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3 Florida Educators Die Of COVID-19 Within 24 Hours As Schools Prepare To Reopen

A fleet of Broward County School Buses are parked in a lot on July 21, 2020, in Pembroke Pines, Fla. Three county educators have died of complications from the coronavirus.
A fleet of Broward County School Buses are parked in a lot on July 21, 2020, in Pembroke Pines, Fla. Three county educators have died of complications from the coronavirus.

Less than a week before schools are set to reopen in Florida's Broward County, local union officials say three educators have died of complications from the coronavirus. The deaths were all recorded within a 24-hour span, according to union officials representing employees of the local school district.

Broward Teachers Union President Anna Fusco said the start of the new school year has been a mix of emotions as the first day approaches.

"The whole excitement of going back was just running through our teachers when we went back to work on Wednesday," Fusco told NPR by phone Saturday. "And then the sense of anxiety that our governor's interfering with the safety protocols and wanting to block the mask mandate because they know it's an extra layer of protection. And then the deaths that were reported."

Fusco said 48-year-old Pinewood Elementary teacher and union steward Janice Wright, 49-year-old Dillard Elementary teacher Katina Jones and 49-year-old teaching assistant Yolonda Hudson-Williams, also of Dillard Elementary, were the educators who lost their lives to COVID-19 this past week.

None of them were vaccinated, Fusco said.

Schools in Broward County are expected to reopen for the new academic year on Wednesday.

In an act of defiance aimed at Republican Gov. Ron DeSantis, the Broward County School Board voted 8-1 Tuesday to make wearing masks in all district schools and facilities mandatory for students, staff, and visitors, member station WLRN reported. The board allowed for parents to have their children "opt out" of wearing a mask.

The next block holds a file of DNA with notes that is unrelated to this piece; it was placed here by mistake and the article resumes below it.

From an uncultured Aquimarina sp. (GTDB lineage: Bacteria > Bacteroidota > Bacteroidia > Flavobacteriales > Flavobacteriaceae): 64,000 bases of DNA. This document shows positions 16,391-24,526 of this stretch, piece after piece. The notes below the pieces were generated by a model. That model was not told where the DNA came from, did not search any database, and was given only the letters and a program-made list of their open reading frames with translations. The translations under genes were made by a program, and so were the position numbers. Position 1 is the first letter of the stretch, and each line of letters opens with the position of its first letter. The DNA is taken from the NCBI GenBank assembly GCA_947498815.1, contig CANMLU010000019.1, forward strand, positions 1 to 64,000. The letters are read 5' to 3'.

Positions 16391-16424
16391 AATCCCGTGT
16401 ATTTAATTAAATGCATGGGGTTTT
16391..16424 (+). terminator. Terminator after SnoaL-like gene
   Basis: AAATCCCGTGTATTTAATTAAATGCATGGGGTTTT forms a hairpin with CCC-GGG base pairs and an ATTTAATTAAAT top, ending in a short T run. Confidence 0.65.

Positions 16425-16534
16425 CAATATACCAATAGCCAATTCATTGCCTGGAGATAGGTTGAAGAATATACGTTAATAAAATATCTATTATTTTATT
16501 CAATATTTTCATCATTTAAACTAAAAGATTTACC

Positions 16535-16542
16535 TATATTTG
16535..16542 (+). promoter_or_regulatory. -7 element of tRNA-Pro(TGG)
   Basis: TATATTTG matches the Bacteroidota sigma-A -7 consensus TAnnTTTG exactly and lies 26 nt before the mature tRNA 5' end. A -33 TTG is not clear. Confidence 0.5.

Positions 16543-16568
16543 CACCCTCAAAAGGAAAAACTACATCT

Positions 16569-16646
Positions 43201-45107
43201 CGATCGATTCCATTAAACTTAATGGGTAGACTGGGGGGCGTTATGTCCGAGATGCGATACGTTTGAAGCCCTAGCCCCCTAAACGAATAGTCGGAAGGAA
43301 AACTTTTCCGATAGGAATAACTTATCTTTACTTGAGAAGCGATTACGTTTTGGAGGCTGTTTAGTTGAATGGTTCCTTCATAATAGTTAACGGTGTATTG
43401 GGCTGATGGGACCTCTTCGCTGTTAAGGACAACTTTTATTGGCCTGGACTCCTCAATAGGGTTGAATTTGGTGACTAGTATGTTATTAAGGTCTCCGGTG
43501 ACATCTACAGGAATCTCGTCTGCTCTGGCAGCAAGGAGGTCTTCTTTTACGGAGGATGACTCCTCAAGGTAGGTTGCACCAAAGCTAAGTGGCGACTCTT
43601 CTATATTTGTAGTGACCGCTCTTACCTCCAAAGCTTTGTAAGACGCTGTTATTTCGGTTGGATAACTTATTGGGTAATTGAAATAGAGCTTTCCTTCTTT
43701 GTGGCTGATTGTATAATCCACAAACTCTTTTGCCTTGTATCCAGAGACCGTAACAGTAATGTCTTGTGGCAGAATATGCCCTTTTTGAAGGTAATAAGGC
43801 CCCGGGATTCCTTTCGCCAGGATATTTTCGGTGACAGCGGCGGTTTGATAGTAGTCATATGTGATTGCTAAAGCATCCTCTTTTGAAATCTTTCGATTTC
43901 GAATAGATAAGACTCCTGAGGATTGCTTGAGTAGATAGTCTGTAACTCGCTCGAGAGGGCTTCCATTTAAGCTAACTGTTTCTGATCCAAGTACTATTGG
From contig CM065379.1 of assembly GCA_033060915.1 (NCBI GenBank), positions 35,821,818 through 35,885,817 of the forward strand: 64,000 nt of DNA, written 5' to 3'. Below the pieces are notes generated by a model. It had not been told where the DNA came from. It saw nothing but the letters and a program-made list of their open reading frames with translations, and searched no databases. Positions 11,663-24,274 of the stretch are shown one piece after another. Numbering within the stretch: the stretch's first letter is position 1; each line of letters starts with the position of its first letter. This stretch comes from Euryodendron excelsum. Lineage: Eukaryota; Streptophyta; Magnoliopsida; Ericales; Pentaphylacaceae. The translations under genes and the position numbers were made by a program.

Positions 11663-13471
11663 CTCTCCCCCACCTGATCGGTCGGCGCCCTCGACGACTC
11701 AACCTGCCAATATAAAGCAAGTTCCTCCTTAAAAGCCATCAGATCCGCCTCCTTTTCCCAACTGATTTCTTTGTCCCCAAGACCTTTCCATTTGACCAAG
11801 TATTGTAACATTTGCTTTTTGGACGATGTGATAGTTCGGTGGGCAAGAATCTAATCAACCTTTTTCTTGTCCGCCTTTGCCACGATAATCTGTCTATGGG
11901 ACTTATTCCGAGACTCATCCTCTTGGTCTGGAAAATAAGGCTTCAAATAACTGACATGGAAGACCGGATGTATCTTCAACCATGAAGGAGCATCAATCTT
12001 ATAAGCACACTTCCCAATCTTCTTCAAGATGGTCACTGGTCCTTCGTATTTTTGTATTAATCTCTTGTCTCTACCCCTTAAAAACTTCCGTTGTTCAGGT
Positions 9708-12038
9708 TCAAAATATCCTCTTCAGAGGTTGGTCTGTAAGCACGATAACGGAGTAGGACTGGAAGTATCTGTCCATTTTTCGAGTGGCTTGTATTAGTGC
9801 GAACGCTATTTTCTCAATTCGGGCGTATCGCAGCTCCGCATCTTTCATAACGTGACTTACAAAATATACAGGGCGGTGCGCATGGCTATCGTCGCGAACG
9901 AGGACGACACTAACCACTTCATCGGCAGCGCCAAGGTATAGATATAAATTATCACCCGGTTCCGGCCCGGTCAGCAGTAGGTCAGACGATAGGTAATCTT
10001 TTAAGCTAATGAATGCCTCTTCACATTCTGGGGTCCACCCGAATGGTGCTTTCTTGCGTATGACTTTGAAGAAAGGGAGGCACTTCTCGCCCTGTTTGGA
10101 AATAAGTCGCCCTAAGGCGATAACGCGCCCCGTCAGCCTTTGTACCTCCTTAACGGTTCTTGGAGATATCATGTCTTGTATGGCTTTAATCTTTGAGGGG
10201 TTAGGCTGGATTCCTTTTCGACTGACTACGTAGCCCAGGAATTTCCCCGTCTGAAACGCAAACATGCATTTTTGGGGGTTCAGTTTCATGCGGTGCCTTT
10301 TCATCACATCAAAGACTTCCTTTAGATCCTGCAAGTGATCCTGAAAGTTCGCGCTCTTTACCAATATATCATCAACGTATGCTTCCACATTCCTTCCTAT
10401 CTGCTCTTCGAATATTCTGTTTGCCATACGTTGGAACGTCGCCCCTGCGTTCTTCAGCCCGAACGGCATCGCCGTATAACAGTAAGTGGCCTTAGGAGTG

DeSantis has threatened to withhold pay from superintendents and board members who buck an executive order banning mask mandates in schools.

"He's just pushing his political agenda to cater to the same constituents that were pro-Donald Trump," Fusco said of the governor. "I think because they scream louder, [he thinks] there must be more of them than the constituents that are taking this virus really [seriously] and want to be safe and secure."

Cases of the coronavirus have spiked in Florida in recent weeks, spurred on by the highly contagious delta variant.

Between Aug. 6 and Aug. 12 state officials recorded 151,415 new cases of the virus, 14,675 of which were in Broward County.

According to data published Friday by the Florida Department of Health, 74% of Broward County's population of 12-year-olds and older has been fully vaccinated — well above the overall total for the state, which stands at 65%.

Fusco said she is currently "torn" over talks of mandating vaccinations, although she said she may change her mind once the Food & Drug Administration fully authorizes the vaccines.

"I don't think that we should have that position of mandating it right now — especially not me, the union president of 18,000 bargaining unit members," she said. "But a mask mandate? You're not injecting anything in your body. It's just a covering."

In neighboring Palm Beach County, more than 1,000 students were quarantined this week following an outbreak of the virus upon the opening of schools there.

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